The Bermuda Triangle is a mythical section of the Atlantic Ocean roughly bounded by Miami, Bermuda and Puerto Rico where dozens of ships and airplanes have disappeared. Unexplained circumstances surround some of these accidents, including one in which the pilots of a squadron of U.S. Navy bombers became disoriented while flying over the area; the planes were never found. Other boatsand planes have seemingly vanished from the area in good weather without even radioing distress messages. But although myriad fanciful theories have been proposed regarding the Bermuda Triangle, none of them prove that mysterious disappearances occur more frequently there than in other well-travelled sections of the ocean. In fact, people navigate the area every day without incident.
The area referred to as the Bermuda Triangle, or Devil’s Triangle, covers about 500,000 square miles of ocean off the south-eastern tip of Florida. When Christopher Columbus sailed through the area on his first voyage to the New World, he reported that a great flame of fire (probably a meteor) crashed into the sea one night and that a strange light appeared in the distance a few weeks later. He also wrote about erratic compass readings, perhaps because at that time a sliver of the Bermuda Triangle was one of the few places on Earth where true north and magnetic north lined up.
On a sunny day 58 years ago, five Navy planes took off from their base in Florida on a routine training mission, known as Flight 19. Neither the planes nor the crew were ever seen again. Thus was a legend born. The Bermuda Triangle is an area roughly bounded by Miami, Bermuda, and Puerto Rico. No one keeps statistics, but in the last century, numerous ships and planes have simply vanished without a trace within the imaginary triangle. Unusual features of the area had been noted in the past. Christopher Columbus wrote in his log about bizarre compass bearings in the area. But the region didn't get its name until August 1964, when Vincent Gaddis coined the term Bermuda Triangle in a cover story for Argosy magazine about the disappearance of Flight 19. The article stimulated a virtual cottage industry in myth-making.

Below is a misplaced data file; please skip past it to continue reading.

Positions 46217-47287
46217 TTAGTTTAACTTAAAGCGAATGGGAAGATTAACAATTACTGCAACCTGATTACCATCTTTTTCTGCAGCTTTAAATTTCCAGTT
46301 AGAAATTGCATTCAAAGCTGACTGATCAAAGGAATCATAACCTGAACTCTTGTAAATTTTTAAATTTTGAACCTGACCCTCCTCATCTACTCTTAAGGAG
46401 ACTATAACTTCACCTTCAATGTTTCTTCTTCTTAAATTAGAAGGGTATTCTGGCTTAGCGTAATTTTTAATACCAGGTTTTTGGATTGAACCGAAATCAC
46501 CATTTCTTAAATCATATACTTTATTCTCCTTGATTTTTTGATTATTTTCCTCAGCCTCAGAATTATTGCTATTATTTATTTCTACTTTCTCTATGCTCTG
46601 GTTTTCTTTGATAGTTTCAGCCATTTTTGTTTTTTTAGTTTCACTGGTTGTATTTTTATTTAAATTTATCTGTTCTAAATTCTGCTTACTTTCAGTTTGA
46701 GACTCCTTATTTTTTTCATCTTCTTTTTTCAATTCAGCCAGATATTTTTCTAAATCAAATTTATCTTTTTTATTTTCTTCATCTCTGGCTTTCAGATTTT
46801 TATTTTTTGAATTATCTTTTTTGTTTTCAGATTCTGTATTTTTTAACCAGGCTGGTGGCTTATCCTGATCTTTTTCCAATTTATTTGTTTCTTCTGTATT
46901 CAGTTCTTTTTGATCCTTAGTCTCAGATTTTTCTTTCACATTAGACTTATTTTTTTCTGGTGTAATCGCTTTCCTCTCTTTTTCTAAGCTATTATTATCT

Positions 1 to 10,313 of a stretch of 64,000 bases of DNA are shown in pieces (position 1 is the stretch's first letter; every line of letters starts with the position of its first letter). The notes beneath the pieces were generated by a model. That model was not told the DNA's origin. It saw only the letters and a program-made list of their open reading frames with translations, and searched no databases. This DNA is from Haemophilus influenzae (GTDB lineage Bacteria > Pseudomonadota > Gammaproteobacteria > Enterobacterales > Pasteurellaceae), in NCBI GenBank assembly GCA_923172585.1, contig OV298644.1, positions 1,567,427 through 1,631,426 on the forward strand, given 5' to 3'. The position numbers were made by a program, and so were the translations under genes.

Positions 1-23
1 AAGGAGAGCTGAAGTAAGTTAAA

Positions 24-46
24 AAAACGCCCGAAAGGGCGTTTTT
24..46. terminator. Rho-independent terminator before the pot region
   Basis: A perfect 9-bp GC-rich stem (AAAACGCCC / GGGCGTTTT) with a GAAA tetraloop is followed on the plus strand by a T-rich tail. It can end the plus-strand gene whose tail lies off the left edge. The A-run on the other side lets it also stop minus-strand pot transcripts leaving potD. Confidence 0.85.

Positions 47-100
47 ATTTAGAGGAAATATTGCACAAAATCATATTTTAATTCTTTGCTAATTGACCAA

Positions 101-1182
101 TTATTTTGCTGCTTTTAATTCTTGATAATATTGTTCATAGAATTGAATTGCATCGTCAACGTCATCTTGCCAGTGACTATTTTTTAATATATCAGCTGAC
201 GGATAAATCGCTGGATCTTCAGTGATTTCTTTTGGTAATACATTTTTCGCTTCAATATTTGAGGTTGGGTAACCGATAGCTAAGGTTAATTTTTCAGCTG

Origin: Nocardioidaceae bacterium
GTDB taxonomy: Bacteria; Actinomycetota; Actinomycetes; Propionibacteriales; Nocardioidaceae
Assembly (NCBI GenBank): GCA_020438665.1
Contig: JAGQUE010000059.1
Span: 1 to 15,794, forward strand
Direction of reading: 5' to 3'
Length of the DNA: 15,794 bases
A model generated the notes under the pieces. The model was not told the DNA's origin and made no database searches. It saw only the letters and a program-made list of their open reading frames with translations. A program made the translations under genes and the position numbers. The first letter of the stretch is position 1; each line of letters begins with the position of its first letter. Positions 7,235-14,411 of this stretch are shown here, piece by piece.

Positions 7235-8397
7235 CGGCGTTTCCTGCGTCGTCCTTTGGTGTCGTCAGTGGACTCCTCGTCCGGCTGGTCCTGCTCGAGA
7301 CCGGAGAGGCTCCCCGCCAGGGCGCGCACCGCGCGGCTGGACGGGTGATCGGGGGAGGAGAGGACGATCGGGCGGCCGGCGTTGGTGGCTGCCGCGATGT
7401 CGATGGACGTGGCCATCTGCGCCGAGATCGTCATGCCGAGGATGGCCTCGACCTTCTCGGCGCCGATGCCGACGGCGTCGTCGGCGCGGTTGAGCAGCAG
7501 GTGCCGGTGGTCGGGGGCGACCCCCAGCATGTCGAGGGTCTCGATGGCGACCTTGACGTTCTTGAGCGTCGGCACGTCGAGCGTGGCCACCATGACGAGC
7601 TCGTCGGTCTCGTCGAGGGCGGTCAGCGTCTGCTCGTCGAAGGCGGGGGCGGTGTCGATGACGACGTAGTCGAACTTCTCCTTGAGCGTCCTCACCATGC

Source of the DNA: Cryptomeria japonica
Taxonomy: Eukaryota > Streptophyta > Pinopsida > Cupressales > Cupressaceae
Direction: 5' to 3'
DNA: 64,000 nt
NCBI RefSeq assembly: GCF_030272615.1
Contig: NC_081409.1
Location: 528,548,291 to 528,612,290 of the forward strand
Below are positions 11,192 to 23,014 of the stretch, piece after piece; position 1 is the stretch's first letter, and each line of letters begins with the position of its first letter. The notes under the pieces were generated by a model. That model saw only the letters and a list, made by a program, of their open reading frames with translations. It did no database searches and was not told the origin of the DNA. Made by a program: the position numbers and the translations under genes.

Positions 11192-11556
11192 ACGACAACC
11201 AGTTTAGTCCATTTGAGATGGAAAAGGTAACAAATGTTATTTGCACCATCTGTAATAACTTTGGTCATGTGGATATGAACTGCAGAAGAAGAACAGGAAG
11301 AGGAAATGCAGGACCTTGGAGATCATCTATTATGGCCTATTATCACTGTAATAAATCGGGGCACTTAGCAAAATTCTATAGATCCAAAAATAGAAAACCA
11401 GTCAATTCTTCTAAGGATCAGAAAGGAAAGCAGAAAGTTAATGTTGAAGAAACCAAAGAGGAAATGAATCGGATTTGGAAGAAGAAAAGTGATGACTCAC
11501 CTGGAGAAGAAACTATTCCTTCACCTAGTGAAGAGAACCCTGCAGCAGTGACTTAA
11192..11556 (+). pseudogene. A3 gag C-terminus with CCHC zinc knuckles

Many exotic theories have been propounded to explain what happened to the missing travellers. The disappearances have been attributed to the machinations of enormous sea monsters, giant squid, or extra-terrestrials. Alien abductions, the existence of a mysterious third dimension created by unknown beings, and ocean flatulence—the ocean suddenly spewing great quantities of trapped methane—have all been suggested as culprits.
The reality, say many, is far more prosaic. They argue that a sometimes treacherous Mother Nature, human error, shoddy craftsmanship or design, and just plain bad luck can explain the many disappearances. "The region is highly traveled and has been a busy crossroads since the early days of European exploration," said John Reilly, a historian with the U.S. Naval Historical Foundation. Lieutenant A. L. Russell, in the U.S. Coast Guard's official response to Bermuda Triangle inquiries, writes: "It has been our experience that the combined forces of nature and the unpredictability of mankind outdo science-fiction stories many times each year."
The legend of the Bermuda Triangle will be forever tied to the fateful flight that took place on December 5, 1945. Flight 19 originated at the U. S. Naval Air Station in Fort Lauderdale, Florida. Five TBM Avenger Torpedo Bombers carrying 14 men took off at roughly 2:10 in the afternoon that day on a routine navigational training mission. Led by instructor Lieutenant Charles Taylor, the assignment was to fly a three-legged triangular route with a few bombings practice runs over Hen and Chickens Shoals.